Key takeaway → It’s important to learn the fundamentals of a new field. Even if you’re sure of the reasons why you’re learning something new, it’s good to learn how all the pieces fit together. In this case, you may want to learn UX design, but learning UI basics will help you down the line.

Working with real clients

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Cindy spent the next 12 weeks honing her UX design skills. That meant using real design tools and another mock project to solidify her UX skills. She was now ready to put everything she learned at Designation into action. As part of the Designation curriculum, all design students work with an actual client on a project. These are real organizations with problems they hope to solve through design.

She worked with two clients. “The first one was Tiltas, which focuses on helping supporting citizens make that transition into society after they’re released from prison,” Cindy said. She went through the UX process, conducted research, and developed wireframes that would be used by a UI designer.

Her next client was 4Degrees, a relationships intelligence platform. They already had an existing platform, but were working on ways to improve their product and launch a new platform.

“Designation does a great job of teaching you a foundation and then when you work with the client that’s when you realize what tools are actually applicable in particular situations,” Cindy said. Perhaps the most important thing Cindy learned during the client phase was trust her judgment. “I realized that all the things I had learned in previous phases were just tools and it was up to my discretion to decide what was appropriate and what was not,” she said. “I think it’s really helpful because it translates to the real world and how you will be doing UX in an actual company when you start working.”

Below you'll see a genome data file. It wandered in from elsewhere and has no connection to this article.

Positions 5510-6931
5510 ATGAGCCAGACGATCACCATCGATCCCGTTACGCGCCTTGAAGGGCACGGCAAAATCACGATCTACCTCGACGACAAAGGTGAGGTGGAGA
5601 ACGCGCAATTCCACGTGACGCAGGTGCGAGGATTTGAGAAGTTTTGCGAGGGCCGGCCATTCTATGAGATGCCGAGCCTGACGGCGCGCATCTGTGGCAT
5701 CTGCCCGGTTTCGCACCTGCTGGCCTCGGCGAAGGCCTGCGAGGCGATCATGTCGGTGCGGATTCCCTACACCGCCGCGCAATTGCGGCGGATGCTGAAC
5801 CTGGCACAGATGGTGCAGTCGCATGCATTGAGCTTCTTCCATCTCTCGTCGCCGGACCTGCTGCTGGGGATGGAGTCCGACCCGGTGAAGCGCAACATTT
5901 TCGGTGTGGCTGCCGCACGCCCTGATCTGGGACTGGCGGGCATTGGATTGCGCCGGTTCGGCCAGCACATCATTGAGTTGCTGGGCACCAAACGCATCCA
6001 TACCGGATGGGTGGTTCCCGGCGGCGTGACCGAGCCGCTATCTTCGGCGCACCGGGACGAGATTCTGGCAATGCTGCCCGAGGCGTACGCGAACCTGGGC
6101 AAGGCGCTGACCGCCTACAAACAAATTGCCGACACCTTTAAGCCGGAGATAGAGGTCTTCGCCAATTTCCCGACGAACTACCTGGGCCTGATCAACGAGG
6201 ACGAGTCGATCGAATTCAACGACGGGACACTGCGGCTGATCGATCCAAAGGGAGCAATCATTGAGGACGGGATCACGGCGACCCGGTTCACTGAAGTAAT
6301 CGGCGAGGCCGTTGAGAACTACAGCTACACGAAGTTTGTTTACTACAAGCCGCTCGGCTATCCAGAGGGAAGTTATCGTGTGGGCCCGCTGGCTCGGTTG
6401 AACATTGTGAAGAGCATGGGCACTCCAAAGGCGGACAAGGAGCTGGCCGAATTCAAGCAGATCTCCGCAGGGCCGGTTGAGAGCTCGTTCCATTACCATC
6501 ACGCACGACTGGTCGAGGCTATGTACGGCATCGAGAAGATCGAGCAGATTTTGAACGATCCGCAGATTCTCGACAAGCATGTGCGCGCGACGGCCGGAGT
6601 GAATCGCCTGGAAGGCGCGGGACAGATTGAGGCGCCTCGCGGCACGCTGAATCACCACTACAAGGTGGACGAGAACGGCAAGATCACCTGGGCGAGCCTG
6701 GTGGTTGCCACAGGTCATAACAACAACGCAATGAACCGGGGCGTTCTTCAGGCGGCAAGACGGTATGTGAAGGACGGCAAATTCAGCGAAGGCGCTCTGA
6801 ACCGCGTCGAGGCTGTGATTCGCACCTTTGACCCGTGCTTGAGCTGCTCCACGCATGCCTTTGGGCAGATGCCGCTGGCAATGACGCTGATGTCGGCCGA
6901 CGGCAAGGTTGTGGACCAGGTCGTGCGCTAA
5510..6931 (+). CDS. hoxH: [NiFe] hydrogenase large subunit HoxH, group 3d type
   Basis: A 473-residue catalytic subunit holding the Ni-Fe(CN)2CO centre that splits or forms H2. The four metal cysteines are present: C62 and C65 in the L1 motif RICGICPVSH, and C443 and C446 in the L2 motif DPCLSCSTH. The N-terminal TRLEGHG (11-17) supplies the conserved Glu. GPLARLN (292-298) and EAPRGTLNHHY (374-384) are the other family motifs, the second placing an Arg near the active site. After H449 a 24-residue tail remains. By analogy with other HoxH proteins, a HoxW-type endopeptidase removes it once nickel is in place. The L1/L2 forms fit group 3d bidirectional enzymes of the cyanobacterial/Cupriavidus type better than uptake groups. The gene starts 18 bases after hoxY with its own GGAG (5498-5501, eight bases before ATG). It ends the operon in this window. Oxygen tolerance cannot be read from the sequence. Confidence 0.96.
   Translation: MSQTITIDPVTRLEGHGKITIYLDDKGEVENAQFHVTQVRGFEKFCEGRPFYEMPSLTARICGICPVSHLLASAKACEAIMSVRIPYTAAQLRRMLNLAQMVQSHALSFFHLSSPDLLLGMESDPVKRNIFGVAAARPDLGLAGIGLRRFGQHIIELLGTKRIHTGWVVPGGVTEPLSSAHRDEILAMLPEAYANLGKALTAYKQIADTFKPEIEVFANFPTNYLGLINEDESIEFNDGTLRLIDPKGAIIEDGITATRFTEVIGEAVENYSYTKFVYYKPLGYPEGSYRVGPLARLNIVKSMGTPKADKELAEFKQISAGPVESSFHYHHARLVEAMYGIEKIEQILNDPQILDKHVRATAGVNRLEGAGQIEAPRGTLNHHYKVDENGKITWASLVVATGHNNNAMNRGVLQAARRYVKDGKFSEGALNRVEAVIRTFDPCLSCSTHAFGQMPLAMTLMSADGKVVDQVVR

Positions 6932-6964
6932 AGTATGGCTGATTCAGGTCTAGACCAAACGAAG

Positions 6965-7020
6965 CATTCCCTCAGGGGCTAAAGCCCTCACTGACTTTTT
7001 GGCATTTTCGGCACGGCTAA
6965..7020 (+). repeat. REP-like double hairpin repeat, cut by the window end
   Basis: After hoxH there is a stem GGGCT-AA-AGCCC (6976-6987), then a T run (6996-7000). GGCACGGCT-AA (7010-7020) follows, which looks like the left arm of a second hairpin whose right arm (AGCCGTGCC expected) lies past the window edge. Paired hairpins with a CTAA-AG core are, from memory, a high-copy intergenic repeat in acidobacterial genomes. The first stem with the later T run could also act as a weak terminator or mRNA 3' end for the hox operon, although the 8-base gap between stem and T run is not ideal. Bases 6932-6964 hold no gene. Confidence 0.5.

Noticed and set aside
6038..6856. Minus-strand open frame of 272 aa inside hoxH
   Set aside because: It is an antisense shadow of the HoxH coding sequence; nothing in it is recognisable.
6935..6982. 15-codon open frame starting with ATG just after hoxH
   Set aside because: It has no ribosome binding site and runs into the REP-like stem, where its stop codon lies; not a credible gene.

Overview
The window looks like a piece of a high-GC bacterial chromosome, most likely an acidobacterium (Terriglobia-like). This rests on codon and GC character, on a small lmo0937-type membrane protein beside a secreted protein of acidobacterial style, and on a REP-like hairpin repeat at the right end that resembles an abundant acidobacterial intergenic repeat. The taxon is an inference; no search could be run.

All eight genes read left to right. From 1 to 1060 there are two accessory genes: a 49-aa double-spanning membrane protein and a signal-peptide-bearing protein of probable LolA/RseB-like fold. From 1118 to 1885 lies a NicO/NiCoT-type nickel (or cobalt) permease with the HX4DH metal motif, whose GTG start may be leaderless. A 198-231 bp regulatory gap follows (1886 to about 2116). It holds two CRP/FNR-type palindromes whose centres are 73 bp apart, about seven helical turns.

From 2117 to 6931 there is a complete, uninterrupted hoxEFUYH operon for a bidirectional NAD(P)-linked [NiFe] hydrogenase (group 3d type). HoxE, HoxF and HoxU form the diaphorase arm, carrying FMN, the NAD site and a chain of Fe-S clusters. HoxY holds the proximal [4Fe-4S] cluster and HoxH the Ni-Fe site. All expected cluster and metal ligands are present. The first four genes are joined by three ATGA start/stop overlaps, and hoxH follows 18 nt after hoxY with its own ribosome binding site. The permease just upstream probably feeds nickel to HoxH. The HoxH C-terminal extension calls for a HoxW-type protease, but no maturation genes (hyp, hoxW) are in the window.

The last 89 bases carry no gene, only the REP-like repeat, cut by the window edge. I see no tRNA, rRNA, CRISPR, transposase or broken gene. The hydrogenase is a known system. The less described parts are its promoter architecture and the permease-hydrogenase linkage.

After graduating from Designation, Cindy signed on to be their designer-in-residence. It was a way to manage the incoming cohort and go through the process to sharpen her UX skills. She was now a UX designer and Cindy soon accepted a job as a Design Researcher at Walgreens.

Key takeaway → Practical experience is important as you change careers. Even if you can’t work with clients, do as much as you can to replicate real-world situations. Use your theoretical knowledge and apply it to everyday scenarios. Give yourself a set amount of time to complete a task or work somewhere slightly uncomfortable so you push yourself to work efficiently.

Loving life as a design researcher

Cindy changed careers and became a UX designer to connect to people. As a design researcher at Walgreens, her work directly impacts people on a daily basis. “I really enjoy what I do.” she said. “I like the fact I get to interact directly with the people who are using our products and services and see what they think and bringing all of that to our team to make better experiences for people.”

She also discovered an incredible design community in Chicago. Cindy’s the co-organizer of Action Design Chicago, a Meetup focused on using behavioral science in design. She says the community is welcoming and friendly and loves being a part of the Designation alumni network.

“Designation has a giant alumni channel on Slack that’s always active and people are always sharing tips and are willing to help,” Cindy said. “That’s another really great thing you get when graduating from Designation is that the entire community is behind you and will support you in your design career.”

Ready to start your own career change? Learn more about our in-person and online bootcamps here.